As a science-fiction fanatic, I was looking forward to the latest remake of the sci-fi classic “Invasion of the Body Snatchers.” Unfortunately, it wasn’t worth the price of a ticket.
I’m a huge Nicole Kidman fan and, in fairness to her, she did her best to keep this piece out of movie obscurity. Unfortunately, it just wasn’t possible.
Remakes seldom live up to the original movie, however an earlier remake starring Donald Sutherland and Brooke Adams came close. Unfortunately, this one simply entitled “Invasion” couldn’t even live up to that remake.
I think what I most disliked about this film was the change of the original plot line whereby alien spores make their way to earth. These plants, after taking root, grew pods, which spawned the “blank” bodies that could take over humans.
In this version, there are no pods, just an alien virus that attaches itself to humans for the purpose of recombining DNA. While I understand that this version allows for a “cure” where the previous versions did not, it also took away that which made the original film so good.
Kidman stars as a psychiatrist by the name of Binnel who suddenly finds herself treating a patient who insists that her husband is no longer her husband. Dr. Binnel, of course, assumes the problem lies with the woman herself and prescribes pills to deal with her “psychotic” behavior.
However, she experiences a similar feeling when she takes her son to visit his father. She notes that her ex-husband is also not acting quite right. She begins watching the people around her and realizes that something strange is going on.
While checking out her child’s candy from Halloween night, Binnel discovers a strange organism, which she takes in to have analyzed. The results indicate that it is alien in nature. From there it is just a short leap to figure out that the organism is responsible for the change taking place in human beings.
I’m not going to spoil the movie for those of you who may still want to see it. There are certainly a few stellar moments in the film that are worth seeing.
Daniel Craig, of James Bond fame, plays Kidman’s love interest. It’s totally a waste of his talents. He’s basically just there for eye candy.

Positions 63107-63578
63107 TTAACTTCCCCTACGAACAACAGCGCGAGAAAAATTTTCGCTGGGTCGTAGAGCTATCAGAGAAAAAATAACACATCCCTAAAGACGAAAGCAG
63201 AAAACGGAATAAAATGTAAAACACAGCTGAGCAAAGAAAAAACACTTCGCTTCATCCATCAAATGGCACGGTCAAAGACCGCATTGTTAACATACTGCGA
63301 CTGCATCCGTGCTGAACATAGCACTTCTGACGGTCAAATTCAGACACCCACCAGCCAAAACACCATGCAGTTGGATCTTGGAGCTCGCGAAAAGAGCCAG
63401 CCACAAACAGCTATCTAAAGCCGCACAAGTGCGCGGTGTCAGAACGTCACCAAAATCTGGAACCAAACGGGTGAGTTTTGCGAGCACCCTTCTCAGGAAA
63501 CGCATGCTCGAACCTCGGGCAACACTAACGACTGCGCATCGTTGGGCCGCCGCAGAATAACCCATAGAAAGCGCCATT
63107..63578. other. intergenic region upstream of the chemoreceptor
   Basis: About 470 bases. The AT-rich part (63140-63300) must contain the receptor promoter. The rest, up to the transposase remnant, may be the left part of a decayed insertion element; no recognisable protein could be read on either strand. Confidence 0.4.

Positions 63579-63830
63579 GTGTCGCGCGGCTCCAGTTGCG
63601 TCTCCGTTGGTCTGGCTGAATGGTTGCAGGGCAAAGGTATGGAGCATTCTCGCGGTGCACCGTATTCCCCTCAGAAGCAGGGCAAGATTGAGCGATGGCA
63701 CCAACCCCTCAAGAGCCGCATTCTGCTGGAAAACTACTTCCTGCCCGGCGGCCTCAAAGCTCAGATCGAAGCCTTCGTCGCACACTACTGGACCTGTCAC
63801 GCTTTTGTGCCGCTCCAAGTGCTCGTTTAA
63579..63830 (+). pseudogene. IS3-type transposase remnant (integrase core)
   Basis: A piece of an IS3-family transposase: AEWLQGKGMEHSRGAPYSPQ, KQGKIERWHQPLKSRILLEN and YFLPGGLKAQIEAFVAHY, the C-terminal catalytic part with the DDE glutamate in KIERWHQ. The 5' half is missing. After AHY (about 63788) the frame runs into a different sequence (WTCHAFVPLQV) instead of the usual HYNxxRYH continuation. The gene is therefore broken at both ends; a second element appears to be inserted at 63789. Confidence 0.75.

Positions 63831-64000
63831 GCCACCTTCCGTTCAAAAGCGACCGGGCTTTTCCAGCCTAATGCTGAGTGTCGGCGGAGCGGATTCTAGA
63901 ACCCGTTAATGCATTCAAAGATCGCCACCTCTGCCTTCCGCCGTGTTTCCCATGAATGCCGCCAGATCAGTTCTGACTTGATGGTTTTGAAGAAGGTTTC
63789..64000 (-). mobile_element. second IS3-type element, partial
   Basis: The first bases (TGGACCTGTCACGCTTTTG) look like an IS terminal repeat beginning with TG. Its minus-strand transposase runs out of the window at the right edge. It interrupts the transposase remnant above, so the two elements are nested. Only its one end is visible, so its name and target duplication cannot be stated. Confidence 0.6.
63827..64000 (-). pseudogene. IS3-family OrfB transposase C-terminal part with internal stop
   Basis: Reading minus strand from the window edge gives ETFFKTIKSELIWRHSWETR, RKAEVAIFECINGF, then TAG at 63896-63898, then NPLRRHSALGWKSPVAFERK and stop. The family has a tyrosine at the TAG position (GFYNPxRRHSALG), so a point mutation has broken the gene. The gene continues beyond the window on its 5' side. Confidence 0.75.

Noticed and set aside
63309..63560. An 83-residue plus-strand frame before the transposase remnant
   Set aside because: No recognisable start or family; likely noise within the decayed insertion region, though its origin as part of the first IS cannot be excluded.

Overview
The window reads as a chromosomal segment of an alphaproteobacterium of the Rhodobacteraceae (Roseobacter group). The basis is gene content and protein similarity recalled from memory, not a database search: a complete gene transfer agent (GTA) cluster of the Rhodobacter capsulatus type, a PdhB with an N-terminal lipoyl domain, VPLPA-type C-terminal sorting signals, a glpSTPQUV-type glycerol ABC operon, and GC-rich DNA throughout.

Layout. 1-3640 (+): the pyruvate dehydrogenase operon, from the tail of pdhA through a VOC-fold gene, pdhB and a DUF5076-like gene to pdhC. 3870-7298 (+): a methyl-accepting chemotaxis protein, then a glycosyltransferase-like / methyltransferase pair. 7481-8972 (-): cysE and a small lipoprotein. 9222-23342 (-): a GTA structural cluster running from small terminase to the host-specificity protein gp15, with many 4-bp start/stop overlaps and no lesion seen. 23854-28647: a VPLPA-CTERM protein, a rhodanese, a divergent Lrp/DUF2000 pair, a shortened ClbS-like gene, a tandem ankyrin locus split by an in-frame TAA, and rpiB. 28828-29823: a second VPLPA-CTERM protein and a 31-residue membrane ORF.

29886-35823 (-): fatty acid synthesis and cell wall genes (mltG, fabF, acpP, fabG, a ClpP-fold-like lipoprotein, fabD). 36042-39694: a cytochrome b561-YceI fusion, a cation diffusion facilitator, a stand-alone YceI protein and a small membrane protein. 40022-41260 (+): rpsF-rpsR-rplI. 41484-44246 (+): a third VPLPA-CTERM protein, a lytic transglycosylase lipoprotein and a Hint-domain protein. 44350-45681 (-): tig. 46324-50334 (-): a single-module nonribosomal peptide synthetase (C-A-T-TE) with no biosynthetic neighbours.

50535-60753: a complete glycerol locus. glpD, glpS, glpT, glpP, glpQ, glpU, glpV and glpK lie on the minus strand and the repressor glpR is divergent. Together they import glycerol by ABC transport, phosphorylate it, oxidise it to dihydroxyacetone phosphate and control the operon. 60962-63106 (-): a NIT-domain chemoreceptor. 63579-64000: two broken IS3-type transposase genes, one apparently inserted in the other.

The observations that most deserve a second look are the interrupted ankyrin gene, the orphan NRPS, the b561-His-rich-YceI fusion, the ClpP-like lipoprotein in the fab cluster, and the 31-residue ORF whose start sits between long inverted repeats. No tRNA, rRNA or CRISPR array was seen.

I have to admit that the method used for filming this movie was quite good. The angle shots, quick flips, back stories, and soft lens work did more to add to the spookiness of this film than the script did.
Kidman is one of those stars that either picks a first-class role or one that is an absolute dud. This one, unfortunately, was the latter. Still, she did what she could with the role. The real problem in this movie lay with the script and the direction, not with the actors.
Science fiction classics are classic because their stories stand up over time. Attempts to fix something that was never broken in the first place are not only stupid, but down right egotistical. I just don’t see a screenplay writer ever improving upon a master.
Craig also did what he could with a rather boring, one-dimensional role. Veronica Cartwright, who played in the original remake of “Invasion of the Body Snatchers,” also played in this one as a patient of Dr. Binnel. I thought that was a nice nod to the fans of that film as well as to the actress herself. Cartwright nearly stole this film in a few brief moments on screen. I admit that I sometimes forget just how good an actress she is.
The director, Oliver Hirschbiegel, obviously didn’t have a handle on the screenplay or the actors, making the movie a hodge podge of scenes without much cohesiveness. I also don’t believe he was able to get the best performances out of his actors. Both Kidman and Craig have the acting chops to pull off just about anything, but in this film, they just seem to be cruising.
I really wanted to love this film, but I would have stood for liking it. Unfortunately, the truth is I just couldn’t find anything about it that I did like. Sorry guys, but this one only get two and one-half stars out of five.